Their product has sparked a project called SolePower and they are using this same technology in the shoes to market other products in 2014.


Personal Comfort System

Comfort can be a very subjective and wide area, specially related to building’s workspaces. On the other hand it can be divided in several specific areas, like thermal comfort.

Heating, Ventilation and Air Conditioning (HVAC) accounts approximately for about half of the energy consumption in buildings. HVAC technology has been developed, offering operator controllability based on needs in a building, but few of them have put the occupant squarely in the center of that controlla­­bility. Changing the indoor air temperature set point can reduce HVAC energy consumption, but changing the set point too aggressively can excessively reduce user comfort.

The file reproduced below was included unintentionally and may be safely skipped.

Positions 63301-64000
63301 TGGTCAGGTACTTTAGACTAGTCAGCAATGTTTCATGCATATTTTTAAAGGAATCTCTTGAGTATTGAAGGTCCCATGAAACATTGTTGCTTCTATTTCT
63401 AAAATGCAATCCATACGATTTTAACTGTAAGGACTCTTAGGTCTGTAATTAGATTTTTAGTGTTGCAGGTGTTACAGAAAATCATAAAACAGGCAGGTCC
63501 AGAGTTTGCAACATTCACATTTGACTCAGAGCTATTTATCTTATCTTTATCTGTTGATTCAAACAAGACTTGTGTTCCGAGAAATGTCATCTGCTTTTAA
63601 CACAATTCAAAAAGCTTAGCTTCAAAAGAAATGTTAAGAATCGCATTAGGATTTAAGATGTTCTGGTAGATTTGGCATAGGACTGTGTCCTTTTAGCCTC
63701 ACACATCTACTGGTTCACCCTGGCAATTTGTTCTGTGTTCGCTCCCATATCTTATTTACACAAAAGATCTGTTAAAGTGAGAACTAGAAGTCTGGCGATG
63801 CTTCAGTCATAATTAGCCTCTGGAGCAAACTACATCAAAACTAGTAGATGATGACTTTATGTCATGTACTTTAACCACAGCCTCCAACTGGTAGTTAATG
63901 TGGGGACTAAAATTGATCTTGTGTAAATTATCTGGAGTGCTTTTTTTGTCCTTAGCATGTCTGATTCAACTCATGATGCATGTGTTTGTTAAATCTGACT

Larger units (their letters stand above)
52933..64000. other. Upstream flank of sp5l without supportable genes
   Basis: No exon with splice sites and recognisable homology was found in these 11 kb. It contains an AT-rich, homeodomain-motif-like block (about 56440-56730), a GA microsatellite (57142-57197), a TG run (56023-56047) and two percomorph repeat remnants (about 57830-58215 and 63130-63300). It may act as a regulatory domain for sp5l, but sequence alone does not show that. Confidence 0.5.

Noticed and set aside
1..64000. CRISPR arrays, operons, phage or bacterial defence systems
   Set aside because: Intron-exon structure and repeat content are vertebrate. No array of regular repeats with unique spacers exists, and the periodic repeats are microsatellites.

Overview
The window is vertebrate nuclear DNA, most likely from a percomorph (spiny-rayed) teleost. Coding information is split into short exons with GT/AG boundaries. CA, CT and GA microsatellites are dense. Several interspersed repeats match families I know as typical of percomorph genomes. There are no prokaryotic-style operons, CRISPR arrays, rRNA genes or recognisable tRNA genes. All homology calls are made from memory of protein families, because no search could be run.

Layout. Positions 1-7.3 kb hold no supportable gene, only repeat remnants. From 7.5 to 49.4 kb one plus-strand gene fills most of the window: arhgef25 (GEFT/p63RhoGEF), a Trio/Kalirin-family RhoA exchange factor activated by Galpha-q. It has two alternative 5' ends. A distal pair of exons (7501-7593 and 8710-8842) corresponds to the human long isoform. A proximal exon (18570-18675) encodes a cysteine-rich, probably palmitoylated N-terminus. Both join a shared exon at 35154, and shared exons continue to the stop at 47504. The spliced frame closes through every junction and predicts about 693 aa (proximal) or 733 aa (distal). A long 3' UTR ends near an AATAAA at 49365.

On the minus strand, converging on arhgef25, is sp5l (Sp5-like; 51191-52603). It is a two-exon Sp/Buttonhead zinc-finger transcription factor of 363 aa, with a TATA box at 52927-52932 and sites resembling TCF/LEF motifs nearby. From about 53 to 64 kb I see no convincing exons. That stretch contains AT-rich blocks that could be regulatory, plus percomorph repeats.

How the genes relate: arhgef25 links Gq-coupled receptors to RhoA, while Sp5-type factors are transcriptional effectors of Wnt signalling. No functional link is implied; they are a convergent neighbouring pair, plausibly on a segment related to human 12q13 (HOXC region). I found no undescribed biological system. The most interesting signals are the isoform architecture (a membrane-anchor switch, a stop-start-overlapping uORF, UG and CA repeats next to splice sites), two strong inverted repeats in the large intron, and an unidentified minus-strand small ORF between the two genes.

However, researches at the University of California, Berkeley think they have found a workable individualized solution. It is called the Personal Comfort System (PCS).

 The PCS uses low wattage devices embedded into a system of chairs, foot warmers and fans that can quickly warm or cool individual users on demand. The PCS system targets the most thermally sensitive parts of the body, such as face and head, the torso and feet, to provide warmth or cooling as needed and as desired, rather than trying to maintain one temperature for the entire building or floor.  The system will also interface with smart phone apps, software, and sensors to relay building temperatures, weather forecast, and thermal satisfaction responses to the people who currently make decisions about energy use in the building.


Office with face fan, feet and chair warmer.